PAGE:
U.S. home prices have risen at a quickening pace, according to the S&P CoreLogic Case-Shiller national home price index (not seasonally adjusted) for December released on Tuesday. The year-over-year increase of 3.8% was 0.3 percentage points above the November Increase. The national average rose by 3.8% for the year.
Home prices jumped by 6.5% year over year in Phoenix, the largest increase among the cities in the index’s 20-city composite group. Prices rose 5.3% in Charlotte and 5.2% in Tampa. No city posted a year-over-year price decline. Minneapolis and Chicago posted year-over-year gains of 1%, the lowest among the 20-city group.
On a non-seasonally-adjusted (NSA) basis, the national index rose by 0.5%, and the 10-city and 20-city indexes both rose by 0.4% month over month. The consensus economists’ estimate called for the 20-city average home price to rise by 2.8% year over year unadjusted and to rise by 0.5% month over month adjusted.
In all U.S. cities included in the December 20-city home price index, 11 posted NSA month-over-month price increases. Cities posting lower prices were Cleveland (down 0.7%), Minneapolis (0.6%) and Dallas (0.2%), while four cities posted declines of 0.1% (Atlanta, Chicago, Denver and Detroit). Prices remained unchanged in Charlotte and Los Angeles.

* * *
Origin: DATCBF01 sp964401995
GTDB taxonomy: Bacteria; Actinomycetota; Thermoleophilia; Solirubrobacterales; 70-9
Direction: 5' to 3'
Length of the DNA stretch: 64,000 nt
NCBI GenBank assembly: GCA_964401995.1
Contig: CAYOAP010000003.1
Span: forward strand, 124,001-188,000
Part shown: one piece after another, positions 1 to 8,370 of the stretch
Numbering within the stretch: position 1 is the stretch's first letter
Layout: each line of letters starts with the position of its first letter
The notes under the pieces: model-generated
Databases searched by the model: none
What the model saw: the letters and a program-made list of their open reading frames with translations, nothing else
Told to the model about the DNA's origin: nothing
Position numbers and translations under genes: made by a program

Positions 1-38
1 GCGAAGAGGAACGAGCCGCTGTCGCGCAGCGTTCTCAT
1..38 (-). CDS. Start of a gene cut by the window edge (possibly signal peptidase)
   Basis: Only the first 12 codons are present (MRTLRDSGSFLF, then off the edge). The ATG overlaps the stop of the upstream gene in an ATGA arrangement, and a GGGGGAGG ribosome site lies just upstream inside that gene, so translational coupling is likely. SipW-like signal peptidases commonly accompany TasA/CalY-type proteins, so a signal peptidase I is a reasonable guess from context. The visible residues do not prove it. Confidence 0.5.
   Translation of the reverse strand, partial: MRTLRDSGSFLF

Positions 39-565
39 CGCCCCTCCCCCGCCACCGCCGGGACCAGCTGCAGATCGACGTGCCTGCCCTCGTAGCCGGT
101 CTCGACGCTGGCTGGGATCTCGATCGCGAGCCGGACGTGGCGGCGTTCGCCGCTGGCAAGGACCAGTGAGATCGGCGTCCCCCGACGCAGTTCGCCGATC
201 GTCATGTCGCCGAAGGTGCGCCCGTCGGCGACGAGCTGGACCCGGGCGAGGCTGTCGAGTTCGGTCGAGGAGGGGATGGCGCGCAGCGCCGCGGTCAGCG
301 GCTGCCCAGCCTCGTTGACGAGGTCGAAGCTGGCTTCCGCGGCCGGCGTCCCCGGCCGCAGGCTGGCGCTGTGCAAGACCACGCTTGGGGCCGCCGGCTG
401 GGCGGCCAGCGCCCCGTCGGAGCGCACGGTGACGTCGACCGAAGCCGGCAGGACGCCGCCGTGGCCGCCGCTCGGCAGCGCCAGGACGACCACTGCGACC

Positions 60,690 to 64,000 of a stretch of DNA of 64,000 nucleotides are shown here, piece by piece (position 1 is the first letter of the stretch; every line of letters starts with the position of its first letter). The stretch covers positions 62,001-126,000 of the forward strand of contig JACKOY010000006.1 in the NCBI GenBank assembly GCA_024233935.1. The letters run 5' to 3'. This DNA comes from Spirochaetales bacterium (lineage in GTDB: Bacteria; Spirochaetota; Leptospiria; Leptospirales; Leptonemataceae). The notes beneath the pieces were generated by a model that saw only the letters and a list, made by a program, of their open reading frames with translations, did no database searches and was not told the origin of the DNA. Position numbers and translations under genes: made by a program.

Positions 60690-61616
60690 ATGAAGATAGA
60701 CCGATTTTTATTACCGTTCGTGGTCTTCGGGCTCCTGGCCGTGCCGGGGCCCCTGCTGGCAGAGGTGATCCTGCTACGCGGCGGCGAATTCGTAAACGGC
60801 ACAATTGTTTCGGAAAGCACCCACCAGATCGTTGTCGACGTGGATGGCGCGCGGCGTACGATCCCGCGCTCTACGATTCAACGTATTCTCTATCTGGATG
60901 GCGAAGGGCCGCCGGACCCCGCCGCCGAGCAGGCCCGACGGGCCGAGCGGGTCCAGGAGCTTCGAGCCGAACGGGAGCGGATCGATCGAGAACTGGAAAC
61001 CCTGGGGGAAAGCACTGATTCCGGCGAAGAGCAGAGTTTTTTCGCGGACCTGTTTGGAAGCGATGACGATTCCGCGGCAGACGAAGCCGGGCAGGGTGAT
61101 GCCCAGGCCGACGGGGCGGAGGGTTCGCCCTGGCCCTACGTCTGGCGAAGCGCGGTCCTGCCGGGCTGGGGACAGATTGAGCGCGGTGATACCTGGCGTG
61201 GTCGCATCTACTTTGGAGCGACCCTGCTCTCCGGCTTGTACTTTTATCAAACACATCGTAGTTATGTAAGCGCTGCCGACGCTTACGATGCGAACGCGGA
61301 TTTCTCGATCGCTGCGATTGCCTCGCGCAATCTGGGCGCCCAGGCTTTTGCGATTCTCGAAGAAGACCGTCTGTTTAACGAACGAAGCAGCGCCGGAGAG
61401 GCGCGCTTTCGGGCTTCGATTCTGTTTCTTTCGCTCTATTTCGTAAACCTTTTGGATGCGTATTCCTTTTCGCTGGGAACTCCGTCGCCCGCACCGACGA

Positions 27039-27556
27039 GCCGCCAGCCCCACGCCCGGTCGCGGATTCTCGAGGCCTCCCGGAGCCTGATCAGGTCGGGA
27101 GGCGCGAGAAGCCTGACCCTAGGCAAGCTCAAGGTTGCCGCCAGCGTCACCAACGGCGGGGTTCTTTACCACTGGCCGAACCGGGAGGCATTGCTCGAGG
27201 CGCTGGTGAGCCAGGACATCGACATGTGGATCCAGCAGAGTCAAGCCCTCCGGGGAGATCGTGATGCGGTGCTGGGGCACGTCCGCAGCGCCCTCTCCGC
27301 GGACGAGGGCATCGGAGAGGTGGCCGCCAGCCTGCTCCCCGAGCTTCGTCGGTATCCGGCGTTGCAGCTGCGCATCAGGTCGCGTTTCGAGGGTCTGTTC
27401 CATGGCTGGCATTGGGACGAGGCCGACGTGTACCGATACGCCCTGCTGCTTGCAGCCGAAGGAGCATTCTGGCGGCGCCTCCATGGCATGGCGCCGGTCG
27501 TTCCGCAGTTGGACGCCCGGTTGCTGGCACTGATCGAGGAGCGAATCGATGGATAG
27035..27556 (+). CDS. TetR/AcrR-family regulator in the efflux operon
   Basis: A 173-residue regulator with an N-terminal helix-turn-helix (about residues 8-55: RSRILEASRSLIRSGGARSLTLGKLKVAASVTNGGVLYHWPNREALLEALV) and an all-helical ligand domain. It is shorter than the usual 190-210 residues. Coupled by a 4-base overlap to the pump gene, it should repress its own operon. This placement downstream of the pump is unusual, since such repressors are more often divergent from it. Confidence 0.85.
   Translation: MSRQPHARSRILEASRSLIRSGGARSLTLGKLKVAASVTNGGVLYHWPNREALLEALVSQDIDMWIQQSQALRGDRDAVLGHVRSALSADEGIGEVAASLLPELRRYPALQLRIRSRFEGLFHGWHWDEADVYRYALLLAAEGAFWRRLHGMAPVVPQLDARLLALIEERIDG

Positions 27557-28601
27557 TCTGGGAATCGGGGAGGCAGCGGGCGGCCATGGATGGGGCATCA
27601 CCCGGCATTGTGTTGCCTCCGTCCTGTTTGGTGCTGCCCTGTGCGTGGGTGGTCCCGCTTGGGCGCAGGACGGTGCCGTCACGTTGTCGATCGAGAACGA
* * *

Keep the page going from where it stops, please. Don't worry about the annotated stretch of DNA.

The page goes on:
Craig Lazzara, managing director and global head of Index Investment Strategy at S&P Dow Jones Indices, said:
The U.S. housing market continued its trend of stable growth in December. December’s results bring the National Composite Index to a 3.8% increase for calendar 2019. This marks eight consecutive years of increasing housing prices (an increase which is echoed in our 10- and 20-City Composites). At the national level, home prices are 59% above the trough reached in February 2012, and 15% above their pre-financial crisis peak. Results for 2019 were broad-based, with gains in every city in our 20-City Composite. … As was the case last month, after a long period of decelerating price increases, the National, 10-City, and 20-City Composites all rose at a faster rate in December than they had done in November; 12 of our 20 cities likewise saw accelerating prices. It is, of course, too soon to say whether this marks an end to the deceleration or is merely a pause in the longer-term trend.
Bill Banfield, Quicken Loans Executive Vice President of Capital Markets, commented:
We continue to see home price increases driven by low supply and strong demand. While the future isn’t always clear, the recent drop in interest rates to historic lows could provide additional affordability for even more buyers to consider making a move.
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